Among the other procedures being introduced to help in the early screening of heart against heart attacks is calcium imaging (CI). When used appropriately—that is, targeted toward those with increased risk, as opposed to a broad use—calcium imaging has the potential of being a useful additional great diagnostic tool in the fight to prevent the leading killer of Americans in any given year. It is a procedure which involves a cardiac CT scan to obtain information about the presence, location and extent of calcified plaque in the coronary arteries—the vessels that supply oxygen-containing blood to the heart muscle. The presence of this calcified material could be an early indicator of atherosclerosis.
The downsides of this procedure is that it is costly, may or may not be subsidized by insurance, and is not a definitive test for early onset of heart disease or of a heart attack (hence, the mention of it being an “additional great diagnostic tool”).
Finally, The NBC Evening News reports the growing, but still controversial use of a blood test called, a C-reactive protein or CRP test. As in the case of calcium on the walls of coronary arteries, the presence of CRP in the blood is a potential marker which could be an early indicator of heart disease (that is to say that CPR levels in the blood will rise in response to inflammation, which in turn has been linked to atherosclerosis). The same cautions with calcium imaging applies likewise to CRP testing, although more insurance companies are willing to pay for it rather than CI.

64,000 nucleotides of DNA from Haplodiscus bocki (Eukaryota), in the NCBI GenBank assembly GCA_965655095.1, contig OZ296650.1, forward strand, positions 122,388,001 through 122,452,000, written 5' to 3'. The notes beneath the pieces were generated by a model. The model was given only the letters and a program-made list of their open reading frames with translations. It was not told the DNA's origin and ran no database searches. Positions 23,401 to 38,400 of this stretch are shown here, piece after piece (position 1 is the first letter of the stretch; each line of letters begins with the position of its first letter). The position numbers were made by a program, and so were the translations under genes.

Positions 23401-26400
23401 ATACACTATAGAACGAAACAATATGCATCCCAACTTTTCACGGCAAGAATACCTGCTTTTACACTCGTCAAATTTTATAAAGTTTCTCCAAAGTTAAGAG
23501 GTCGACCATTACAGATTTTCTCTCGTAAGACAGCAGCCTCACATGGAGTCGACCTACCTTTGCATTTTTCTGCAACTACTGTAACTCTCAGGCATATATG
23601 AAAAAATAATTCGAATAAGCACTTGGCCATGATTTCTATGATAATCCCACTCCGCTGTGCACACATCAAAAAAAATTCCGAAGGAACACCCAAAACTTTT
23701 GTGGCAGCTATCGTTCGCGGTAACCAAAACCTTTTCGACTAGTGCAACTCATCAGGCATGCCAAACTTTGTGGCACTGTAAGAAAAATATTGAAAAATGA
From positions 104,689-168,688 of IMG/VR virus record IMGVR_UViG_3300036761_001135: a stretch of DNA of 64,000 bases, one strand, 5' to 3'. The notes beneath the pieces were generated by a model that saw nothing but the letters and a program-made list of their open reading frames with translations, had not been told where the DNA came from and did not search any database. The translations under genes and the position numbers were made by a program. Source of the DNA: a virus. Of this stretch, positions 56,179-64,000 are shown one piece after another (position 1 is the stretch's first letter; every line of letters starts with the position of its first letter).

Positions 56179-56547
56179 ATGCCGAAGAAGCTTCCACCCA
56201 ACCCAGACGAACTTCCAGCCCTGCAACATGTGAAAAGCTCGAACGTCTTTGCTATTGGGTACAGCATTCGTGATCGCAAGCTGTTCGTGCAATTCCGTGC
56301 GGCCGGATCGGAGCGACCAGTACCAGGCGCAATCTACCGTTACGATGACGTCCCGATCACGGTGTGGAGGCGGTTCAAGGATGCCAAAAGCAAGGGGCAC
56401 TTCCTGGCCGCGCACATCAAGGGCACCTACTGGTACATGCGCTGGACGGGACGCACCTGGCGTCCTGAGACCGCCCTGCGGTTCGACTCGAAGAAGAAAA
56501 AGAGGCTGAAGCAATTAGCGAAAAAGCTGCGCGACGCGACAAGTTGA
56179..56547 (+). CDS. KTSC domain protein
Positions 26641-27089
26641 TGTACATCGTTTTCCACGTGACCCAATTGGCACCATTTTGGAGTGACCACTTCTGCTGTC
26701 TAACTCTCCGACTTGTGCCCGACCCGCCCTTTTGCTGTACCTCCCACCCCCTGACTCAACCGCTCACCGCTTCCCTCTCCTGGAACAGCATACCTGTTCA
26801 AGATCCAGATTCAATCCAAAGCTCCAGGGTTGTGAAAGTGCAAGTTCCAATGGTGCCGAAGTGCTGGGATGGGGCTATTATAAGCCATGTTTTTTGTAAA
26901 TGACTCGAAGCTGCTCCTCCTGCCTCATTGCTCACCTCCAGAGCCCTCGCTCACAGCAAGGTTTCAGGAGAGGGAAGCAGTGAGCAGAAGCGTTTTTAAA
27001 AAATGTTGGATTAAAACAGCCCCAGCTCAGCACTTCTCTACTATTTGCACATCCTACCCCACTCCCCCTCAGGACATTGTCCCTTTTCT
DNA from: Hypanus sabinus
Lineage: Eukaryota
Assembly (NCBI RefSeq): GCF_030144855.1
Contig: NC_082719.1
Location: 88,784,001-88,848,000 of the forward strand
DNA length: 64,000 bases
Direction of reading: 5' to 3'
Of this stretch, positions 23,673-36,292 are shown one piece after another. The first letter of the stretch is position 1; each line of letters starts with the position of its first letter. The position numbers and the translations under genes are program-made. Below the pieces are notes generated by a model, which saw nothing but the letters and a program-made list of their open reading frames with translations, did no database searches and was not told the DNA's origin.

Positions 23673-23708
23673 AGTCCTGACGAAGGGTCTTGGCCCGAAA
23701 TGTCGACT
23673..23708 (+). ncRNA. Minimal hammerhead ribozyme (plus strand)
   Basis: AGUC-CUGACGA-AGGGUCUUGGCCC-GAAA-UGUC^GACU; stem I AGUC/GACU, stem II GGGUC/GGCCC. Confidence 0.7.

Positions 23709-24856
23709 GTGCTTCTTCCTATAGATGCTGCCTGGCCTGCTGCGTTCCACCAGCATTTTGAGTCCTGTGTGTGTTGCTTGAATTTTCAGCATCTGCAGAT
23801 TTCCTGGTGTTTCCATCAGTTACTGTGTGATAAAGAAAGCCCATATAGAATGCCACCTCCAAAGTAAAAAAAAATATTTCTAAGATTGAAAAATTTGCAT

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As with many things we do, including the thoughts/thinking we engage in, our health-related issues are a matter of choice. Being informed is simply another way of providing the ammunition to make informed choices. Now take what you’ve read to heart…literally

Wednesday, August 24, 2011

Opinion (Sort Of...) -- President Obama & Liberals Cause Earthquake On The East Coast!!!

BREAKING NEWS--President Obama Causes Earthquake on East Coast! (Notice This Scrolls To The Left)

(The following is a message paid for by shameful politicians we allow to represent us in government!)

Near disaster was averted yesterday by the divine providence of the one-true God who our illegitimate Muslim president chooses not to believe in! An earthquake measuring 5.9 on the Richter Scale, whose epicenter was centered near Mineral, Virginia, shook parts of the greater Washington D.C metro area. The quake was measured as far west as Chicago, as far south as Atlanta, and as far north as Toronto, Canada.
This earthquake is yet another example Obama’s job-killing leftist policies, and why he and his socialist, anti-Constitutional comrades have to be stopped! This earthquake was a sign from God almighty that He wants the liberals out of office! In effect, president Obama and liberals caused this earthquake, and we can expect more natural disasters like this if true Americans like you and I do not work to return America back to the people!